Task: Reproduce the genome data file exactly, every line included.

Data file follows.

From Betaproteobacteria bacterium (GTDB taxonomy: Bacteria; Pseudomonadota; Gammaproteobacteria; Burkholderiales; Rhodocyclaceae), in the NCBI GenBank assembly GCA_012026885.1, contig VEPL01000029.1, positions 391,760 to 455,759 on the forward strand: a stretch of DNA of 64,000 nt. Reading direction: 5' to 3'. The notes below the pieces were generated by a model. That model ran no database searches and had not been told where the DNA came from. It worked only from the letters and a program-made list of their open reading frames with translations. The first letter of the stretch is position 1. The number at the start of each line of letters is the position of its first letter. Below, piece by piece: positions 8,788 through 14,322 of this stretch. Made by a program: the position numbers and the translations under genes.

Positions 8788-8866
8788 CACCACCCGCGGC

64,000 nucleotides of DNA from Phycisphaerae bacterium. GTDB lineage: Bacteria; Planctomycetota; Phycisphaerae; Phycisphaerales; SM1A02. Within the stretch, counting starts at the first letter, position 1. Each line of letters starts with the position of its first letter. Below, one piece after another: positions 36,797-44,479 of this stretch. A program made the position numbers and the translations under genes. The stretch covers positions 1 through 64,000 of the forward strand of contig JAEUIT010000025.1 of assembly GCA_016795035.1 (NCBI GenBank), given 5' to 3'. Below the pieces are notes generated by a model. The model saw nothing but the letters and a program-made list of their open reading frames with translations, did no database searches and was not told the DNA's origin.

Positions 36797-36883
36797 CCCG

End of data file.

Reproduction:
From Betaproteobacteria bacterium (GTDB taxonomy: Bacteria; Pseudomonadota; Gammaproteobacteria; Burkholderiales; Rhodocyclaceae), in the NCBI GenBank assembly GCA_012026885.1, contig VEPL01000029.1, positions 391,760 to 455,759 on the forward strand: a stretch of DNA of 64,000 nt. Reading direction: 5' to 3'. The notes below the pieces were generated by a model. That model ran no database searches and had not been told where the DNA came from. It worked only from the letters and a program-made list of their open reading frames with translations. The first letter of the stretch is position 1. The number at the start of each line of letters is the position of its first letter. Below, piece by piece: positions 8,788 through 14,322 of this stretch. Made by a program: the position numbers and the translations under genes.

Positions 8788-8866
8788 CACCACCCGCGGC

64,000 nucleotides of DNA from Phycisphaerae bacterium. GTDB lineage: Bacteria; Planctomycetota; Phycisphaerae; Phycisphaerales; SM1A02. Within the stretch, counting starts at the first letter, position 1. Each line of letters starts with the position of its first letter. Below, one piece after another: positions 36,797-44,479 of this stretch. A program made the position numbers and the translations under genes. The stretch covers positions 1 through 64,000 of the forward strand of contig JAEUIT010000025.1 of assembly GCA_016795035.1 (NCBI GenBank), given 5' to 3'. Below the pieces are notes generated by a model. The model saw nothing but the letters and a program-made list of their open reading frames with translations, did no database searches and was not told the DNA's origin.

Positions 36797-36883
36797 CCCG